We decided to introduce a new twist to our blog section that we will call the linguist chat. This will be a bit different from other blogs that we have written in the past. You might not associate this title at first with translation, localization, and other things we usually write about, but “Oh, boy!” it is relevant to what we do, despite the fact it might not be that obvious at first glance.
Let’s start with fantasy, which is absolutely vital for the human mind. Our ability to imagine things fuels our entire existence, and it influences what we think about, what we create from art and video games to scientific innovations and discoveries. It gives us the opportunity to fly in our dreams or explore the bottom of the ocean. A. Einstein once said that:
“Imagination is more important than knowledge” because it is a door to endless possibilities.
Children learn about the world through imagination and fantasy, and to certain age within a child the fantasy world coexists closely with what grownups call reality. Imagination draws us towards beautiful stories, adventure, and a journey towards something new. Stories we tend to express with language and writing.
That brings me to the next point – the story or narrative. My film directing teacher in film school once said the following when one of us asked what the perfect structure would be for a great script for a massively successful film?
He took a pause and said well, one of the greatest scripts of all times is Homer’s Odyssey, if you can structure your script and characters like that, there is no way you can go wrong. The Odyssey is not only about heroes and adventures, but also about spiritual growth through rough times, good times, temptation, and the struggle between good and bad, a kind of story that carries our imagination to a magical world.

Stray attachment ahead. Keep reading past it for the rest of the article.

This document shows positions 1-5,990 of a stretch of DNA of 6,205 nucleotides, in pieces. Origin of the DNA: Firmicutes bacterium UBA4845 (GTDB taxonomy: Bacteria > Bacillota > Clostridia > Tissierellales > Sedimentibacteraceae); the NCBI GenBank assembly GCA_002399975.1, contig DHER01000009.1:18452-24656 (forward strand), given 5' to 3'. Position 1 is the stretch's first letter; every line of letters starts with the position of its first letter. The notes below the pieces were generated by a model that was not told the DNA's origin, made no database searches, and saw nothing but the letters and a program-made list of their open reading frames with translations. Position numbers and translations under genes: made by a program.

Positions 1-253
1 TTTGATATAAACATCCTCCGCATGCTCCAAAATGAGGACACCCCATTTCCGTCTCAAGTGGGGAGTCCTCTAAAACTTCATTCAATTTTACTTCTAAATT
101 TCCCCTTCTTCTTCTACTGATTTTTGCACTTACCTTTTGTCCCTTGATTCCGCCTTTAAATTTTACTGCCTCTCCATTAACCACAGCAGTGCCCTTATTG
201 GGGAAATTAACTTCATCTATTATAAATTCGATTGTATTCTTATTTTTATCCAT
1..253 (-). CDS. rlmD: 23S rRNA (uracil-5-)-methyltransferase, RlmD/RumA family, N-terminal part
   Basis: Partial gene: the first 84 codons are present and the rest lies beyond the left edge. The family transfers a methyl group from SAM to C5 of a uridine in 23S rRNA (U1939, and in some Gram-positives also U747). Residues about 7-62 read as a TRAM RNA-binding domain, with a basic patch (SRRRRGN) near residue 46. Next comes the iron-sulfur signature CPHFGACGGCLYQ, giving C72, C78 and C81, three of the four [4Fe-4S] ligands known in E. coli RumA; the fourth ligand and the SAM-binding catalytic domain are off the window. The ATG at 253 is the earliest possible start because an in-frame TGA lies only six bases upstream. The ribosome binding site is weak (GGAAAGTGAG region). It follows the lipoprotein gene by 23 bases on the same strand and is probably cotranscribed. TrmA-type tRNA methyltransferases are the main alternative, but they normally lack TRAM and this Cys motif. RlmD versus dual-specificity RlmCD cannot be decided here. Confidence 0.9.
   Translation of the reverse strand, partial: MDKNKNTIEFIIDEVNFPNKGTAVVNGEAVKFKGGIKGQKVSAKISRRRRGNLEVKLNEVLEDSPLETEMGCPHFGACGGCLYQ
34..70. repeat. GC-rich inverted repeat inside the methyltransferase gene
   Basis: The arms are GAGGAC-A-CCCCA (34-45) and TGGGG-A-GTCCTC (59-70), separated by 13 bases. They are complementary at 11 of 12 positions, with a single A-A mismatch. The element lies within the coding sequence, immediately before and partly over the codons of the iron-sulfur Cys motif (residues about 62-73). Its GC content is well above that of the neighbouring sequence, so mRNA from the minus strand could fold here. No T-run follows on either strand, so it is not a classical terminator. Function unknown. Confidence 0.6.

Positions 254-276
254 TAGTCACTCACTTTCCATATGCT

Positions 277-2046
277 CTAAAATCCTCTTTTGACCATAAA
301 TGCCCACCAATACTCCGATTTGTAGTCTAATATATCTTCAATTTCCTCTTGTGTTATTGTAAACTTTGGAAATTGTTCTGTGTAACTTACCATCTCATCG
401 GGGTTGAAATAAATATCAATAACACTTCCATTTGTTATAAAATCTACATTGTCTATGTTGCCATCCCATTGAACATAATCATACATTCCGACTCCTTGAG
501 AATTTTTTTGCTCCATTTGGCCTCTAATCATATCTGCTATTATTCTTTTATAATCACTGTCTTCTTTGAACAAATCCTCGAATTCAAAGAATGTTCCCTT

French anthropologist and ethnologist Claude Lévi-Strauss, who was extremely interested in myths and folk stories around the world, developed a structuralist theory of mythology.
The basic idea of this theory is that myth is a language. He carried out a massive project, a four-volume study called Mythologiques where he followed a single myth from South America to Central America and finally to the Arctic Circle, and by doing that, he traced a single story, a single myth from one end of the Western Hemisphere to the other.
This shows us the power of a good story. After retiring from his academic work, he continued to write now and then about meditation, art, music, philosophy, and poetry.
I have nothing, but admiration for this man; his works opened so many windows for someone like me, who is interested in linguistics, mythology, philosophy, and spiritual practices, to understand more about these subjects and think outside the box and physical and cultural borders we humans tend to draw in our mind.
Mythology and its storylines, characters, and symbols mixed with imagination and fantasy have found a way into the epic movies and video games of today.
Let’s take the characters of the video game God of War, where you have deities from Greek mythology and Norse mythology – Olympian gods and goddesses, Titans and Greek heroes, Æsir and Venir gods and goddesses, and various other spiritual beings from Norse mythology.
Another game series is The Elder Scrolls, a series of action role-playing video games that are packed with various myths and stories, such as creation myths, Norse and Greek myths, and fictional cosmology mixed with different ideas of Gnosticism.
You can even find a slight touch of Steampunk, a science fiction subgenre that incorporates technology and designs inspired by 19th-century industrial steam-powered machines, within the storylines taking place in Dwemer (Deep-Elves) civilization ruins.
My personal favourites within the game are Germanic, Celtic, and Norse mythology storylines with creatures such as Dökkálfar (Dark Elves) and Ljósálfar (Light Elves). Goblins - the Trasgu, which is a Northern Spanish and Northern Portuguese mythological creature of Celtic and Roman origin.
Draugr an undead creature from Scandinavian sagas and folktales. You have magical races and classes to choose your game character from - humans, elves, orcs, and anthropomorphic animals, necromancers, wardens, sorcerers, and others. This game is absolutely full of fantasy and mythological storylines.
The last two video games that I find fascinating from the point of view of fantasy, myth, and linguistics are the video game series The Witcher and Assassin’s Creed.